Feijoada, Brazil's national dish, is a stew loaded with black beans and meats of every description: smoked pork loin, bacon and sausage such as chorizo. Eric Ripert, chef and co-owner of Manhattan's famed Le Bernardin, learned to make this recipe from Maria Auxiliadora Etheve, owner of the restaurant Cacau in the Brazilian beach town of Trancoso. To make the base, Etheve sweats garlic and onion in oil in a cast-iron pot, then adds the black beans and water and cooks them until the beans are almost tender. Then she adds all the meats and a whole hot chile to the pot and simmer the mixture some more. Once it's finished, the stew is so murky it's almost pitch-black, and deeply flavorful. The dish is traditionally served with sweet, cool orange wedges on the side, and with toasted manioc flour for sprinkling over the feijoada, adding substance and crunch.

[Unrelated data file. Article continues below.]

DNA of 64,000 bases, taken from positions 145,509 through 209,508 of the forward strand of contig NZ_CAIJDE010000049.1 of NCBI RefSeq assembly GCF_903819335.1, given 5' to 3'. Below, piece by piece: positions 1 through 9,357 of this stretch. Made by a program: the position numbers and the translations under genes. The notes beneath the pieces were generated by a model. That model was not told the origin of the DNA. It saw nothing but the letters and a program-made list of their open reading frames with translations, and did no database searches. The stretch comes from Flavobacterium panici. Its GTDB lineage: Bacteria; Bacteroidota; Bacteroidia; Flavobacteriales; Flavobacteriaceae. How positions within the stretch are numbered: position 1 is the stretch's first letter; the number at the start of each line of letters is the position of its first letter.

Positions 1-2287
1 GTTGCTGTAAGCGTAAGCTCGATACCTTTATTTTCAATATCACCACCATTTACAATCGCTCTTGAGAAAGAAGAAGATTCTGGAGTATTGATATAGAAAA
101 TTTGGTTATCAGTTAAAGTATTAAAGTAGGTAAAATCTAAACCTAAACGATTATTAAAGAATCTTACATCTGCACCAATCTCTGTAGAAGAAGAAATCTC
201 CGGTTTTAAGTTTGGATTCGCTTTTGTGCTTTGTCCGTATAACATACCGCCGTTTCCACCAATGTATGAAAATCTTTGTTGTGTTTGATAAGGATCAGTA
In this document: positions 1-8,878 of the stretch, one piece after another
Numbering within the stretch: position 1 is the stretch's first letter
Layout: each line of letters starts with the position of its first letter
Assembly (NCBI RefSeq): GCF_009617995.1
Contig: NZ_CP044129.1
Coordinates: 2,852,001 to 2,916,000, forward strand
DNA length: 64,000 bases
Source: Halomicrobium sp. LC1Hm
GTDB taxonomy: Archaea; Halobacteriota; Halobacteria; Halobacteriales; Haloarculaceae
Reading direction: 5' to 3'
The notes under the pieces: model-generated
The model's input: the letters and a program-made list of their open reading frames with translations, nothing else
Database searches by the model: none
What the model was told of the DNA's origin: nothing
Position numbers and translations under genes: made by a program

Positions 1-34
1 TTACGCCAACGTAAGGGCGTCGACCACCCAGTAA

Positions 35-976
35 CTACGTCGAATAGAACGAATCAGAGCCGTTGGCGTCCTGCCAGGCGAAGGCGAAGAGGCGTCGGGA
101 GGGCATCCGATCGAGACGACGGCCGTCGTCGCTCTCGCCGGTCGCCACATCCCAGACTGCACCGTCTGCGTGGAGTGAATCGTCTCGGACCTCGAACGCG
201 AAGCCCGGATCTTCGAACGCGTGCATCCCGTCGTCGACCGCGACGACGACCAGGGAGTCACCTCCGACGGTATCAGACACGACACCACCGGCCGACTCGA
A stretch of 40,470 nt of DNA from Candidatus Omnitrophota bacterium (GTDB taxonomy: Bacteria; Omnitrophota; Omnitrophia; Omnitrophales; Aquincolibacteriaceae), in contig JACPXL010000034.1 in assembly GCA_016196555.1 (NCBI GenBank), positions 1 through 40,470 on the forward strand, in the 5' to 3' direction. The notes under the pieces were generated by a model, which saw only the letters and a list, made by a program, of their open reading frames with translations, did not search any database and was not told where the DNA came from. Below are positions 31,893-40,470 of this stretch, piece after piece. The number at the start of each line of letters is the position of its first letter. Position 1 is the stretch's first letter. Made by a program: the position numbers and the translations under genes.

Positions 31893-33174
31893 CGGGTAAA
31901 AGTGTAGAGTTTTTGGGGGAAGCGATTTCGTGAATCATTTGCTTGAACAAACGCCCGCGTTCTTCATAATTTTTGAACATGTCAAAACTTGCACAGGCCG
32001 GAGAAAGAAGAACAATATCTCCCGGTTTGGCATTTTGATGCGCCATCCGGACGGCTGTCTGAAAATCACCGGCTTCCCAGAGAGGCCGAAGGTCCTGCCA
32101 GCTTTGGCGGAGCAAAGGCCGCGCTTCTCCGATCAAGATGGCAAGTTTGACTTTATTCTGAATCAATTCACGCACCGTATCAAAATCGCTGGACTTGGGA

The feijoada can be refrigerated overnight. Reheat gently.
Sautéed collard greens.
Pairing feijoada, Brazil's national dish, with Malbec, Argentina's national wine, is like a World Cup match—except that both sides win. Full-flavored Malbecs from the San Juan region stand up particularly well to feijoada's smoky and hearty flavors.